It’s 60 years today since India was born as an independent nation, and 60 years and one day since Pakistan was. The history of the divided subcontinent has been a troubled one—to say the least—which is perhaps why our latest web exclusive has, for me, a double poignancy. It is taken from the writings of Horace Alexander (1889-1989), one of a group of English Quakers closely associated with Mahatma Gandhi. Alexander spent the day of independence itself with the Mahatma in a group that contained Christians, Muslims and Hindus, and that brought an all-too-brief peace to one of India’s most religiously divided regions. In his words, we see both the fierce hopefulness that attended the birth of the largest democracy in history, and the awareness that its triumphs and failures would be the fruits of struggling self-mastery rather than sudden miracles.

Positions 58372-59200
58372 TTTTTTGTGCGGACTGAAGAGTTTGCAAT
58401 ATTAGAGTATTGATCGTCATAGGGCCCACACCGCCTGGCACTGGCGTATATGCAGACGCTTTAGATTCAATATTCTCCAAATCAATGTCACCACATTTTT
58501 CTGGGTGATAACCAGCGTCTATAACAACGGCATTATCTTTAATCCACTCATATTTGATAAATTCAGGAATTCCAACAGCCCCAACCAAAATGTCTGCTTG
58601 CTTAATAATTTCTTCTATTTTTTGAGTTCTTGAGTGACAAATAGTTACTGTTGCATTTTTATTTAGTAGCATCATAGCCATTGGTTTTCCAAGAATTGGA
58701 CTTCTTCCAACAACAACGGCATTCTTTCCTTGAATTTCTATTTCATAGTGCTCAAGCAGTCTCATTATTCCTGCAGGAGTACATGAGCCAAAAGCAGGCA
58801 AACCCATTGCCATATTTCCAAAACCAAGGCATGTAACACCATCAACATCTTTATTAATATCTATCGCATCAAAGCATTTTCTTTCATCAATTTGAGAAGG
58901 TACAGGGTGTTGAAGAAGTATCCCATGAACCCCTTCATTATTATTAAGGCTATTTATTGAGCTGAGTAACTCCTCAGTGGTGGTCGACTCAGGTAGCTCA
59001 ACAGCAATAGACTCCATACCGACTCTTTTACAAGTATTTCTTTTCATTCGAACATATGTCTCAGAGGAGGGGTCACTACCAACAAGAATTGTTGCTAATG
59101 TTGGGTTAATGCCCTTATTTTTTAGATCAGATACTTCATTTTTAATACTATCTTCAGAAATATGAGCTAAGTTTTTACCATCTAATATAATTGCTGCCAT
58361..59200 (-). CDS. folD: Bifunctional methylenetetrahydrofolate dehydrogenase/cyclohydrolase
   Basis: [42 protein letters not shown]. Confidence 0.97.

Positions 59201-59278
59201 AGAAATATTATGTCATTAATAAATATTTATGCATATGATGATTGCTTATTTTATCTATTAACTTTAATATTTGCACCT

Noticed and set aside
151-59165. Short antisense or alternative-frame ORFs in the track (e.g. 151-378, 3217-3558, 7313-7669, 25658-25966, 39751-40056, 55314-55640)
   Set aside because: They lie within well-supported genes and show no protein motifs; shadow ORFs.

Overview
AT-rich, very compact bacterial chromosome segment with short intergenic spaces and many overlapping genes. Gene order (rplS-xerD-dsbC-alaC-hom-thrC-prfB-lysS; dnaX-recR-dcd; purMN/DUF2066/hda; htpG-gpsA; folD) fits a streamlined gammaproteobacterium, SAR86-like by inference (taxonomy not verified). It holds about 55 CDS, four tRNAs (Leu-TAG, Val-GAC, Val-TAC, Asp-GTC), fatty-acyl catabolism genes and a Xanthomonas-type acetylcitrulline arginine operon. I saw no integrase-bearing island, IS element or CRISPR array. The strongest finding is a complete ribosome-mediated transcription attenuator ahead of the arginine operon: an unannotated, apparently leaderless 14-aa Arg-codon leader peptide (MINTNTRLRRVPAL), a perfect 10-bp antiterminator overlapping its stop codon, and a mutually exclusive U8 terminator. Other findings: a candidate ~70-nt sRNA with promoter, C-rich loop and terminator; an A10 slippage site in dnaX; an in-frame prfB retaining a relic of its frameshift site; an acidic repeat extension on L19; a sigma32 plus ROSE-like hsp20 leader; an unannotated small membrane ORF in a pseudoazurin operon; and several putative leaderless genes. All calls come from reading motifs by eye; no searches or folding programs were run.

Alexander’s writing also reminds me of another great Quaker who made his life in India (and there have been several)—Laurie Baker, who died in April this year. Also a friend of Gandhi, Baker embodied much that is finest about India as a home of authentically popular idealism—an architect by training as well as a missionary, he designed hundreds of buildings that attempted to combine simplicity and affordability with a sensitivity to local environments. A resident of Thiruvananthapuram (Trivandrum) in Kerala for much of his life, his creations include one of my favourite of all Indian buildings—a humble coffee house near the bus station that serves delicious, inexpensive food and drink, within which I have passed more time than almost any other public space in southern India.
And for those who believe that faith in humanity is a vanishing part of the world, take a look at our review of Jonathan Power’s new book—as clear a testament as you’ll ever find to those parts of our nature that may be, perhaps, a little less difficult to see or believe in at this time of anniversaries.